Dev.To is a blogging platform for developers, and there are some dedicated bloggers on the platform. They claimed to have 350,000 registered users in a June 30th, 2020 interview. Their homepage claims to have double that number in August 2021. So it’s a large and growing community. That said, how many users are actively running a blog?
This is hard to determine as I can’t find published stats anywhere. That said, their homepage has a feed of all published blog posts. And if you were actively managing a blog, you’d probably publish at least once a month, right? When I do the math on how many individuals did that last month, we’re left with about 5,000 blogs.
3rd Party Services in Other Countries / Languages (0 Blogs – May be controversial)
Domain names are global. Meaning when we start counting domains in the next section, we’ll also capture all of the blogs written in foreign languages. And while you might assume there’d be as many 3rd party blogging services in foreign languages as there are for English, I don’t believe that’s accurate for the following reasons.
- 3rd-party blogging services like Medium offers multi-language support. And we already counted Medium.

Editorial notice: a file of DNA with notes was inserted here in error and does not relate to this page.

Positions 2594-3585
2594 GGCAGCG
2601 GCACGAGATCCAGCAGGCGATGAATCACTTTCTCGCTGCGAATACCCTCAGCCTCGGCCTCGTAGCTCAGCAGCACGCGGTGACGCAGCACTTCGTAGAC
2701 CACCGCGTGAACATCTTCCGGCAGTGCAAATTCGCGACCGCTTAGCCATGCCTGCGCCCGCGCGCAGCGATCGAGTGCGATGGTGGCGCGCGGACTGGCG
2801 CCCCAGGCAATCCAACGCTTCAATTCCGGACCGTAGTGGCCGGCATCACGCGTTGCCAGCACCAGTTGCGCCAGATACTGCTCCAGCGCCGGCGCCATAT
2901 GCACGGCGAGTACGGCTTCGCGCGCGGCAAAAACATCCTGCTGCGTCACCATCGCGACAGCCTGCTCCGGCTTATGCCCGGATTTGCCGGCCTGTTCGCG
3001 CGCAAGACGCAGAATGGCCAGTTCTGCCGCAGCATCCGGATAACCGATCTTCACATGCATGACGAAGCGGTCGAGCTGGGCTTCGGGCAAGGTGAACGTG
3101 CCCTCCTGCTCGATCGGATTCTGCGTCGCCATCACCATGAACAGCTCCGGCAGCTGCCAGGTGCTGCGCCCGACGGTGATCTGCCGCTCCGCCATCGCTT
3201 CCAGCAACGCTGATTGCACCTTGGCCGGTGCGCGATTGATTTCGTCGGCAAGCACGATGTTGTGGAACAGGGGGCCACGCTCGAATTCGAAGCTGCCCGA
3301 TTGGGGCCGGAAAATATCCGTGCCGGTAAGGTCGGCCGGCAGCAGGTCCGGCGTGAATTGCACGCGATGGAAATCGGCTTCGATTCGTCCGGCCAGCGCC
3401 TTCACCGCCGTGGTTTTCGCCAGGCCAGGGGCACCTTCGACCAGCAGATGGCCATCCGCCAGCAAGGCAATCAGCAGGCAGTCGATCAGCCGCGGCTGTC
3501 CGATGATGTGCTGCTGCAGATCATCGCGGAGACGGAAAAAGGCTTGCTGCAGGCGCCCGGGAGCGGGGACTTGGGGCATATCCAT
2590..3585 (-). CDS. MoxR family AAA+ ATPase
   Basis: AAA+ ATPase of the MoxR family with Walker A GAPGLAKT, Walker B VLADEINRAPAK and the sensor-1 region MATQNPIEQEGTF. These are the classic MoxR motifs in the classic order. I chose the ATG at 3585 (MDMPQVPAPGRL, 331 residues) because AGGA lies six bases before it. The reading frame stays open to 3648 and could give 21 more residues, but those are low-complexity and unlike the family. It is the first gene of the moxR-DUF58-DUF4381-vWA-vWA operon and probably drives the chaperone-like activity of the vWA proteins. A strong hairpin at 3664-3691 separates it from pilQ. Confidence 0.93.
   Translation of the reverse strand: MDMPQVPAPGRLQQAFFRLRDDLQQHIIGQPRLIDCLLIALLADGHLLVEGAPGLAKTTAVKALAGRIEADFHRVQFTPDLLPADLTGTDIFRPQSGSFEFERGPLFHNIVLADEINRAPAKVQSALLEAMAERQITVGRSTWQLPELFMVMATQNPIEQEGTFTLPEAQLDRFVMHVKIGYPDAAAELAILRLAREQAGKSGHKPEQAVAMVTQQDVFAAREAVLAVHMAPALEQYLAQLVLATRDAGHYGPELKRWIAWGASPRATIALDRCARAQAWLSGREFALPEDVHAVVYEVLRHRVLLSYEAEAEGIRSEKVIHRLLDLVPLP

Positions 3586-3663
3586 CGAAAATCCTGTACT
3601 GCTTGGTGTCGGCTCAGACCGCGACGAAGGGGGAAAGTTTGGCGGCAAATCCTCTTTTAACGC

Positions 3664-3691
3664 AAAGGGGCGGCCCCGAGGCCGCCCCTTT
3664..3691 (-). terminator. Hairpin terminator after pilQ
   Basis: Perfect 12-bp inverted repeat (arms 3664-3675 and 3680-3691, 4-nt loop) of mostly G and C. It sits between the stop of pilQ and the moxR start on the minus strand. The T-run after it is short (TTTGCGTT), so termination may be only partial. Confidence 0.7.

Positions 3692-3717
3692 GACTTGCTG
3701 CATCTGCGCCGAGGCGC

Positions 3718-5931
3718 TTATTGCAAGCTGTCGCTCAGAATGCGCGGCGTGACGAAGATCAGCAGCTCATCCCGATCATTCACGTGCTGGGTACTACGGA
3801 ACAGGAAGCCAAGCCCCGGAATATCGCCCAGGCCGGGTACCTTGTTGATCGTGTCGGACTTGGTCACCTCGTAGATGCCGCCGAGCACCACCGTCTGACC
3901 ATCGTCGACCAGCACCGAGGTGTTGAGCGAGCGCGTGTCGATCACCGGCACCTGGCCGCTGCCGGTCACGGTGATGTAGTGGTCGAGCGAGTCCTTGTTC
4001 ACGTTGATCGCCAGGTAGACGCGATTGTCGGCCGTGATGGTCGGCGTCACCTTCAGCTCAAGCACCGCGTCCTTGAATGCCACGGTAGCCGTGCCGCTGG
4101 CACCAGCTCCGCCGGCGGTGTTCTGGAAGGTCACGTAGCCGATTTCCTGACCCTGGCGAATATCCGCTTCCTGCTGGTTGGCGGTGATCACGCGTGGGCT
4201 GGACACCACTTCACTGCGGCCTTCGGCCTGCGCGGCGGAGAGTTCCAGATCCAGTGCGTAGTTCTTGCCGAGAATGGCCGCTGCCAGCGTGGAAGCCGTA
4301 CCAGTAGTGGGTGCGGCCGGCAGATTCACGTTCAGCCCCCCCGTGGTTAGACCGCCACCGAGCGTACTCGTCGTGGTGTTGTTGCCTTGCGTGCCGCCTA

- Many countries still don’t have reliable Internet access or just got it when cell phones became abundant.
- Large countries like India primarily produce English blogs.
- Small languages (like Swedish with 10M speakers worldwide) don’t have the business appeal of larger languages.
- In a large country like China, their government is tough on free speech. They type in Pinyin (which is the romanization of Chinese characters based on their pronunciation). It’s a difficult language to type long-form text in.
Domain Names With Blogs
This is the big one. How on earth do we count how many domain names have active blogs? Here are a few preconditions of how this count needs to be captured.
- Blogs have to be counted programmatically – There are hundreds of millions of domains; no man has time to go through and check if these numbers are correct.